The risk from saturated fat in foods such as butter and fatty meat is overstated, according to the British cardiologist.
However, the Irish Heart Foundation has stressed that two thirds of all adults here eat more fat than their body needs for health, thereby increasing their risk of high cholesterol.
Fatty foods that have not been processed — such as butter, cheese, eggs and yoghurt — can even be good for the heart, and repeated advice that we should cut our fat intake may have actually increased risks of heart disease, said Dr Aseem Malhotra.
It is time to “bust the myth of the role of saturated fat in heart disease”, he writes in the British Medical Journal. Dr Malhotra, a cardiology registrar at Croydon University Hospital in London, says the “mantra that saturated fat must be removed to reduce the risk of cardiovascular disease has dominated dietary advice and guidelines for almost four decades”.
He advises: “if you have a choice between butter and margarine, have the butter every time”.
The HSE recommends that the average man should eat no more than 30g of saturated fat a day and women no more than 20g. However, Dr Malhotra said that cutting sugar out of our diets should be a far greater priority.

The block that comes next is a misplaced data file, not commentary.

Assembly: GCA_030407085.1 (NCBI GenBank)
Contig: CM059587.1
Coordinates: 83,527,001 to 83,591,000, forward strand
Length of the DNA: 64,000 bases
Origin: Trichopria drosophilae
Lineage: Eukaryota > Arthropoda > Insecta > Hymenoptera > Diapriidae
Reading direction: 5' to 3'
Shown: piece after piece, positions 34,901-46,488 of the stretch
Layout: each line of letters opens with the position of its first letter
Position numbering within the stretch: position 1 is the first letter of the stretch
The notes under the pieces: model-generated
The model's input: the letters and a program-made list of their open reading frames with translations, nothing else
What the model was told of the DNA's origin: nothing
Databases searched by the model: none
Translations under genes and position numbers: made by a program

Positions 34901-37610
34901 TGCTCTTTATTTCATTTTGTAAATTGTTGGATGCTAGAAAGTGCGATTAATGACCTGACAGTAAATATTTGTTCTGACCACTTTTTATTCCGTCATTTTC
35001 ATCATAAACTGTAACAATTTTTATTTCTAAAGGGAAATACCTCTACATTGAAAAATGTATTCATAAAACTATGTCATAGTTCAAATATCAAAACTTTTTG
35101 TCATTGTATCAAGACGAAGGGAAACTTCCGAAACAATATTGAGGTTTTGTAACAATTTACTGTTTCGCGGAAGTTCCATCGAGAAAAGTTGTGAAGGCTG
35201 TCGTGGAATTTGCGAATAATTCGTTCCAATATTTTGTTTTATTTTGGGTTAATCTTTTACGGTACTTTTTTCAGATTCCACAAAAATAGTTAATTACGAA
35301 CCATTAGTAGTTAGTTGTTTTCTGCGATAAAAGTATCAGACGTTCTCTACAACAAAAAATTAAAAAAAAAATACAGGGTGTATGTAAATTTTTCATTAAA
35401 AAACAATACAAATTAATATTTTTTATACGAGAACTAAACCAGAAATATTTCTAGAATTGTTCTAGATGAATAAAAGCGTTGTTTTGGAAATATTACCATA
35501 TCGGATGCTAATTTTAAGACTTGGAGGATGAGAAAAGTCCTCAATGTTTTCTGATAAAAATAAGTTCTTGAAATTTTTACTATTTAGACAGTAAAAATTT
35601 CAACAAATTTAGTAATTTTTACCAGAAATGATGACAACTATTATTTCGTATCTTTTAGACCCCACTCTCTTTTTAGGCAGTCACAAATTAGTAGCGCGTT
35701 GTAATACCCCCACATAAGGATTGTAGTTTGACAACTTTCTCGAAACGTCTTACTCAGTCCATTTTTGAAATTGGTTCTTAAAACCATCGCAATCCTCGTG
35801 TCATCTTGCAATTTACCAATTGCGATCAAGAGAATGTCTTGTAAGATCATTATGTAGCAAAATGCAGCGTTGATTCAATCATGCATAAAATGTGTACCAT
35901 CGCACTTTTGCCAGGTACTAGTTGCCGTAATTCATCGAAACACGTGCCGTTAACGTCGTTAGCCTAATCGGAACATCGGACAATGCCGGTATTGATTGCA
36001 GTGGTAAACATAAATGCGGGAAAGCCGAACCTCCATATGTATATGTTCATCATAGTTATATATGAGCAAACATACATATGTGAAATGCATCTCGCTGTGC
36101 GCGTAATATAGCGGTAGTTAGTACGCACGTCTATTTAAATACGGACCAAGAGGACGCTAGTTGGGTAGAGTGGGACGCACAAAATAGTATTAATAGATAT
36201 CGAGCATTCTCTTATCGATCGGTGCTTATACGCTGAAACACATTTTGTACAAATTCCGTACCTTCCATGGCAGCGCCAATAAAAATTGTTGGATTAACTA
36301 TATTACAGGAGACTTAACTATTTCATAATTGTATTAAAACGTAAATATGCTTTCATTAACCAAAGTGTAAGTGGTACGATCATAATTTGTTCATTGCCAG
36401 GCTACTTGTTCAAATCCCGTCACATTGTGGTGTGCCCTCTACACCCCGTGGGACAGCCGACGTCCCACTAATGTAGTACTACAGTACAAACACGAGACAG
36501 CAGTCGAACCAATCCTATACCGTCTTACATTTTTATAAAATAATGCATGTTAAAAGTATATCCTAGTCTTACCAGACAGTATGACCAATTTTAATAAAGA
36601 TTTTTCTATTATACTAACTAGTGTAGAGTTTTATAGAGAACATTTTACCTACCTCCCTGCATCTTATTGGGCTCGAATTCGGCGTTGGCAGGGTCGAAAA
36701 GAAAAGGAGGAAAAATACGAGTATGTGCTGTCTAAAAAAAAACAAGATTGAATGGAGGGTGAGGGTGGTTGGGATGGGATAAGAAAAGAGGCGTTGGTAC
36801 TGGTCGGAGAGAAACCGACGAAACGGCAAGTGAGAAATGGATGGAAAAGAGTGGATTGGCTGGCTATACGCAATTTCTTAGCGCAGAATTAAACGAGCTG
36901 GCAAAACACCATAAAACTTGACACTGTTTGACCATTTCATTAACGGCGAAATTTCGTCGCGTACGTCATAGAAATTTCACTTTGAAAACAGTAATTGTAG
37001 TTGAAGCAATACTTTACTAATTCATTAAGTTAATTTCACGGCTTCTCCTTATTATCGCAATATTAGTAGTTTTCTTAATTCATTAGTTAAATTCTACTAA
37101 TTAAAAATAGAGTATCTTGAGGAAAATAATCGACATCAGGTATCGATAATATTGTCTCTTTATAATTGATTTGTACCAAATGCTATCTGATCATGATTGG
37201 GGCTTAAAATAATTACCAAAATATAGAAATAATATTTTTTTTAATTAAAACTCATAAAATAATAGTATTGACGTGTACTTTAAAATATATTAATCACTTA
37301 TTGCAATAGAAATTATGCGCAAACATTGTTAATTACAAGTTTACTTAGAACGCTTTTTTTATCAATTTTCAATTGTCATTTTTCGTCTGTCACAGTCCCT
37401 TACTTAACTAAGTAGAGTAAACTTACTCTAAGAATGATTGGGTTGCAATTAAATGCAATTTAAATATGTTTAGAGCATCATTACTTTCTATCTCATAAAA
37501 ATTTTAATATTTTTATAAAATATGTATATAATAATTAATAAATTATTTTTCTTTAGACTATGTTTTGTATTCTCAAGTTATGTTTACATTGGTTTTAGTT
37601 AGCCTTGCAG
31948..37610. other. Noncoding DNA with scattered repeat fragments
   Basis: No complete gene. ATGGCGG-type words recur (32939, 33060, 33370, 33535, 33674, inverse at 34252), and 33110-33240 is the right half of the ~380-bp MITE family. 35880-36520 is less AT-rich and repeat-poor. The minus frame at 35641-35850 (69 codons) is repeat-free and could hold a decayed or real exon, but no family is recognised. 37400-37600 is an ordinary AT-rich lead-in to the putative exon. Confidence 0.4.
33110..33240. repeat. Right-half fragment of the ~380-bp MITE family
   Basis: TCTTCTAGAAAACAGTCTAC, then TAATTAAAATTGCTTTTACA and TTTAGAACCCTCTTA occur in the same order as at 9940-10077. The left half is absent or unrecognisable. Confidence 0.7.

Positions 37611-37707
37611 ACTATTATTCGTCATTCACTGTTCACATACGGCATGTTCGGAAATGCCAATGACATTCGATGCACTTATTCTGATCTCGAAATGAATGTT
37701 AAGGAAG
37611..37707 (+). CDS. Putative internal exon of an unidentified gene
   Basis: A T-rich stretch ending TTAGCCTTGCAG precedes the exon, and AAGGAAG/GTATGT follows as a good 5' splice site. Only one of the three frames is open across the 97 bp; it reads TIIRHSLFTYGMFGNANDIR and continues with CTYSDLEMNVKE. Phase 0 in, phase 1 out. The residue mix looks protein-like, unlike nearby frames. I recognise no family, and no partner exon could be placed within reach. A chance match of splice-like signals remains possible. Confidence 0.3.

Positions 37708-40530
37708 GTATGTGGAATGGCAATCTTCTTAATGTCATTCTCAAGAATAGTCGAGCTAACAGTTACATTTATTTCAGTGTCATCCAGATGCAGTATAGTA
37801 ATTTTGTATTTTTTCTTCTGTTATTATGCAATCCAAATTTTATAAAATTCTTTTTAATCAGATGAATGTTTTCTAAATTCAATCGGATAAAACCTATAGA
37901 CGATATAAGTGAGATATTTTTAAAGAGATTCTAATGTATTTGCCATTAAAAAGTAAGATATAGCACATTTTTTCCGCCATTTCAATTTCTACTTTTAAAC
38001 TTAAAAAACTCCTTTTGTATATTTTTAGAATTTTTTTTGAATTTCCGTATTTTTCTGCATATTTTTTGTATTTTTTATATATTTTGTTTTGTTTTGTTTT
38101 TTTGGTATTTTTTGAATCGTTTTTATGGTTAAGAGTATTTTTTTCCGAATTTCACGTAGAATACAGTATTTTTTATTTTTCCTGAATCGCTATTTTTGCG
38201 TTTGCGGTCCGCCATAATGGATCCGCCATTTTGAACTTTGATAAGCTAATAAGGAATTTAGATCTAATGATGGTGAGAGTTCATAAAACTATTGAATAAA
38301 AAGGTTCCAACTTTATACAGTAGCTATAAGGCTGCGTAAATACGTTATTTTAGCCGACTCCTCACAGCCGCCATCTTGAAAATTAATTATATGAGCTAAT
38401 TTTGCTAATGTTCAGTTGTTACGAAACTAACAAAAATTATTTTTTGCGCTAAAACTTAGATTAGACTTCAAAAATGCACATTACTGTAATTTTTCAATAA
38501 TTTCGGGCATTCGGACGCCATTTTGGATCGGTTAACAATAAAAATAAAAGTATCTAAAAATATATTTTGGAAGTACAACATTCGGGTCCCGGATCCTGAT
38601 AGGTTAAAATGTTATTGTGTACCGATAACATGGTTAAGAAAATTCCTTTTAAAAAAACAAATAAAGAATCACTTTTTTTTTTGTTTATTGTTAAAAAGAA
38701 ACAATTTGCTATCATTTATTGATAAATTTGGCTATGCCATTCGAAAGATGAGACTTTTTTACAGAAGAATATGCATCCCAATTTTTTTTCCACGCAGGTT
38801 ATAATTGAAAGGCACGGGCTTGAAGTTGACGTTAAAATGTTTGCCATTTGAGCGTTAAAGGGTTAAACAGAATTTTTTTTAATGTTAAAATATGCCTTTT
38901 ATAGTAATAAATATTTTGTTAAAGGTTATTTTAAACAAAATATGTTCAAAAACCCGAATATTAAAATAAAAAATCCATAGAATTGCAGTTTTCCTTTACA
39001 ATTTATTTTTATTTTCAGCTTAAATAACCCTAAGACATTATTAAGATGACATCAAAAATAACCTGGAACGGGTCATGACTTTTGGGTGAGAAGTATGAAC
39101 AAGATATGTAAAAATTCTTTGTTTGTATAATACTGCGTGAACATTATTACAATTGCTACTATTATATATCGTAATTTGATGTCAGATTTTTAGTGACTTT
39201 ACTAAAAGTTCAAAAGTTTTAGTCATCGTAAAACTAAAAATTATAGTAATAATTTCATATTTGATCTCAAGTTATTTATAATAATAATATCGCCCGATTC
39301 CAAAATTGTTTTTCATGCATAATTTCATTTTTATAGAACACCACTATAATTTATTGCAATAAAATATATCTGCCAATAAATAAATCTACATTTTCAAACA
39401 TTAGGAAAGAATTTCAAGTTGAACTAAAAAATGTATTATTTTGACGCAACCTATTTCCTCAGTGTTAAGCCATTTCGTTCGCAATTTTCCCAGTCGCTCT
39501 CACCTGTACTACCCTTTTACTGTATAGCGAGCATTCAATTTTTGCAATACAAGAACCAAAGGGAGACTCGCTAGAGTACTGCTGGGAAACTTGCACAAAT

“From the analysis of the independent evidence that I have done, saturated fat from non-processed food is not harmful and probably beneficial. Butter, cheese, yoghurt and eggs are generally healthy and not detrimental. The food industry has profited from the low-fat mantra for decades because foods that are marketed as low-fat are often loaded with sugar. We are now learning that added sugar in food is driving the obesity epidemic and the rise in diabetes and cardiovascular disease.”
He condemned the routine prescriptions of statins for high cholesterol and said that adopting a Mediterranean diet, largely based on vegetables, fruits, beans, whole grains, olive oil and fish, after a heart attack is almost three times as powerful in reducing mortality.
“Doctors need to embrace prevention as well as treatment. The greatest improvements in morbidity and mortality have been due not to personal responsibility but rather to public health,” he said.
“It is time to bust the myth of the role of saturated fat in heart disease and wind back the harms of dietary advice that has contributed to obesity.”
Commenting on Dr Malhotra’s article, Timothy Noakes, a professor at the University of Cape Town, South Africa, said: “Focusing on an elevated blood cholesterol concentration as the exclusive cause of coronary heart disease is unquestionably the worst medical error of our time.”
The Irish Heart Foundation’s latest campaign, Fats of Life, is part of an national alert to Irish adults to cut their consumption of saturated and trans fat and reduced risk of heart attack and stroke.